Diane Quinn

Professor

Psychological Sciences


Research Interests

My work includes the role of stigma on psychological and physical health, focusing on identity constructs such as anticipated stigma, identity centrality, and identity salience. I have current work on the role of experienced and internalized weight stigma on psychological well being, dieting, and weight maintenance; as well as work on the cognitive salience of food cues and stress for people concerned with their weight

Education

PhD, University of Michigan, 1999

Recent Publications

Himmelstein, M. S., Puhl, R. M., & Quinn, D. M. (2018). Weight sigma in men: What, when, and by whom? Obesity. DOI: 10.1002/oby.22162

Puhl, R. M., Himmelstein, M. S., & Quinn, D. M. (2018). Internalizing weight stigma: Prevalence and sociodemographic consideration in U. S. adults. Obesity, 26(1), 167-175.

Quinn, D. M., Weisz, B. M., & Lawner, E. (2017). Impact of active concealment of stigmatized identity on physical and psychological quality of life. Social Science and Medicine (192), 14-17.

Himmelstein, M. S., Puhl, R. M., & Quinn, D. M. (2018). Weight stigma and health: The mediating role of coping responses. Health Psychology, 37(2), 139-147.

Quinn, D. M. (2017). When stigma is concealable: The costs and benefits for health. In B. Major, J. F. Dovidio, B. G. Link (Eds.), Oxford Handbook of Stigma, Discrimination and Health. Chapter 15 (pp287-299). Oxford University Press: NY, NY.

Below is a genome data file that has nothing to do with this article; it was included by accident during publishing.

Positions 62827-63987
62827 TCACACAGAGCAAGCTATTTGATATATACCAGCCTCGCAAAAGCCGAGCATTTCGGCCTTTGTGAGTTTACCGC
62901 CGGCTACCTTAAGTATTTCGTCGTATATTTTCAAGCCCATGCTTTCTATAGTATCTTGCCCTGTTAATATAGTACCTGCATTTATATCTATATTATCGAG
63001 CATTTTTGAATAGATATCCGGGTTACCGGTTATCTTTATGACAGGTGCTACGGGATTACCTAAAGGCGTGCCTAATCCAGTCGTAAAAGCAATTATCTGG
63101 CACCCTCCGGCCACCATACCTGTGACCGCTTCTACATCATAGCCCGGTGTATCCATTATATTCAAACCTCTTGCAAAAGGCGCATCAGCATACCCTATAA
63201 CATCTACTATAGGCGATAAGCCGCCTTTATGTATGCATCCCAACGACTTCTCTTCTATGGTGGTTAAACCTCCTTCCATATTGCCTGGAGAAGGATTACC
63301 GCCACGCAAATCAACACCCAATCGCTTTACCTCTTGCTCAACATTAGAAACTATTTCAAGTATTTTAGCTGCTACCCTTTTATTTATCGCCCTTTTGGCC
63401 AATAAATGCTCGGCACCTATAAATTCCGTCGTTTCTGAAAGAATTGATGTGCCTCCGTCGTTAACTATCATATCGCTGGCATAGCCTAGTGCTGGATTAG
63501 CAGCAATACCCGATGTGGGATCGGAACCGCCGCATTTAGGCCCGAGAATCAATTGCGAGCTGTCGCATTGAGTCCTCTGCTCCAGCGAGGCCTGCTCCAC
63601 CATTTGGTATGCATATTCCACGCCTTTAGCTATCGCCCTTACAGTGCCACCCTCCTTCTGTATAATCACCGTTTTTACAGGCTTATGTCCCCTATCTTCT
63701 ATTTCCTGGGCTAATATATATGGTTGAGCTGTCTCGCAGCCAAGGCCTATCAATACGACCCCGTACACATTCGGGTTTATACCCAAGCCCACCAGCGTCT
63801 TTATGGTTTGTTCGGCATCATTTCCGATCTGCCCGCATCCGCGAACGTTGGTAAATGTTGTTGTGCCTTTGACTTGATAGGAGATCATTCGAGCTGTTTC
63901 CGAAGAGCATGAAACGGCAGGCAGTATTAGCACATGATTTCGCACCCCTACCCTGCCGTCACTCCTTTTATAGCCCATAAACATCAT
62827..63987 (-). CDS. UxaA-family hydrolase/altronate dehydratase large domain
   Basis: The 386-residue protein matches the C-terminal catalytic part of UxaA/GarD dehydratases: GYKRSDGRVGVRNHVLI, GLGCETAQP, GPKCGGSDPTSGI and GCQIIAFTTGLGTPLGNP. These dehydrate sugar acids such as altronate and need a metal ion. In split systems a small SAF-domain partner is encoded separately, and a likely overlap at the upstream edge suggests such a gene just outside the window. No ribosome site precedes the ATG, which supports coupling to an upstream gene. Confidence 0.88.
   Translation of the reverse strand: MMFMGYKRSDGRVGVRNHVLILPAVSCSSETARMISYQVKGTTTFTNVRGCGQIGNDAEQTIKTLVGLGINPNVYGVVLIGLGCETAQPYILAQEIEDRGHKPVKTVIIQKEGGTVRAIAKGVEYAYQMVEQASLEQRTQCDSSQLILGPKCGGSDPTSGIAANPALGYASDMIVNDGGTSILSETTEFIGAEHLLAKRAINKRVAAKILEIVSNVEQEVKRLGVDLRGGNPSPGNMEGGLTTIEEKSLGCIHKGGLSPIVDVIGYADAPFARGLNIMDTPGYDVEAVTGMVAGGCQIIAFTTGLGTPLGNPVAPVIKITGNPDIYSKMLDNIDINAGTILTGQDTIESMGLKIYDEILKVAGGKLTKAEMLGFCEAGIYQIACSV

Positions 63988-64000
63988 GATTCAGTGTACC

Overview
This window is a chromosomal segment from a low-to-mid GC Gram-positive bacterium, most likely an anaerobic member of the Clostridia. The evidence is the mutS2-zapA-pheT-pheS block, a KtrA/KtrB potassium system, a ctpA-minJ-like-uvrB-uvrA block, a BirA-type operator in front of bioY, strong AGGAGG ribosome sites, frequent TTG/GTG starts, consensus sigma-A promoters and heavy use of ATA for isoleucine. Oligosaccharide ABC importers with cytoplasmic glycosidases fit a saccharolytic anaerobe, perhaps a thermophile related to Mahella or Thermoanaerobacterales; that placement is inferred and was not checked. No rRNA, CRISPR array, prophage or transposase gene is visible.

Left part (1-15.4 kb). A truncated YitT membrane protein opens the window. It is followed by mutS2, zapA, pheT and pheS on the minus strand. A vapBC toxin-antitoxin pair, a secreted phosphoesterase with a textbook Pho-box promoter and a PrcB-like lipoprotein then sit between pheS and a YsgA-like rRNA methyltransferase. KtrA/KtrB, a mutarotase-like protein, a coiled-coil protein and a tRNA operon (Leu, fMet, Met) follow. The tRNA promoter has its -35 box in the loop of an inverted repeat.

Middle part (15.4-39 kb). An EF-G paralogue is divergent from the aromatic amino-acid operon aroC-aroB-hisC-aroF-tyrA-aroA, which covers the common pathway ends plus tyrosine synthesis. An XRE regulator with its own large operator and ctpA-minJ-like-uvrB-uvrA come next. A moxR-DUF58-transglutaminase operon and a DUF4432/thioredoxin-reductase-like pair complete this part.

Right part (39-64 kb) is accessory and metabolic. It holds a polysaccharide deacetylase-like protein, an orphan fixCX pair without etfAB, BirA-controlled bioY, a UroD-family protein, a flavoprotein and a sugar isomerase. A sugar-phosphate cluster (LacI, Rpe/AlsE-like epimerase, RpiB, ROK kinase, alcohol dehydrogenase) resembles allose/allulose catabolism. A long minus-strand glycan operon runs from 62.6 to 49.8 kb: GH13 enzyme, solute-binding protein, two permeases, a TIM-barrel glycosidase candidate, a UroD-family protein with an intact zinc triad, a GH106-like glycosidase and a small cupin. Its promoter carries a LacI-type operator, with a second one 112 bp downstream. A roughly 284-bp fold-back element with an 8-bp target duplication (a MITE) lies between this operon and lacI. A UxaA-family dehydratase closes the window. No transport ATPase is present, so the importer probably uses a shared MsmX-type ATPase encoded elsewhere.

Himmelstein, M., Puhl, R. M., & Quinn, D. M. (2017). Intersectionality: An understudied framework for addressing weight stigma. American Journal of Preventive Medicine, 53(4), 421-431.https://doi.org/10.1016/j.amepre.2017.04.003

Weisz, C., & Quinn, D. M. (2017/available on line). Stigmatized identities, psychological distress, and physical health: Intersections of Homelessness and Race. Stigma and Health. DOI: 10.1037/sah0000093

Puhl, R. M., Quinn, D. M., Weisz, B. M., & Suh, Y. J. (2017). The role of stigma in weight loss maintenance among US adults. Annals of Behavioral Medicine, 51(5), 754-763. doi:10.1007/s12160-017-9898-9

Ikizer, E. G., Ramirez-Esparza, N., & Quinn, D. M. (2017/available on line). Culture and concealable stigmatized identities: Examining anticipated stigma in the United States and Turkey. Stigma and Health.http://dx.doi.org/10.1037/sah0000082

McClure Brenchley, K., & Quinn D. M. (2016). Weight-based rejection sensitivity: Scale development and implications for well-being. Body Image, 16, 79-92. doi:10.1016/j.bodyim.2015.11.005

Weisz, B. M., Quinn, D. M., & Williams, M. K. (2016). Out and healthy: Being more ‘out’ about a concealable stigmatized identity may boost the health benefits of social support. Journal of Health Psychology, 21, 2934-2943. doi: 10.1177/1359105315589392

Chaudoir, S. R., & Quinn, D. M. (2016). Evidence that anticipated stigma predicts poorer depressive symptom trajectories among emerging adults living with concealable stigmatized identities. Self & Identity, 15(2), 139-151. DOI: 10.1080/15298868.2015.1091378

Contact Information
Emaildiane.quinn@uconn.edu
Phone(860) 486-4936
Mailing Address166 Bousfield 405 Babbidge Rd, u-1020 Storrs, CT 06269-1020
CampusStorrs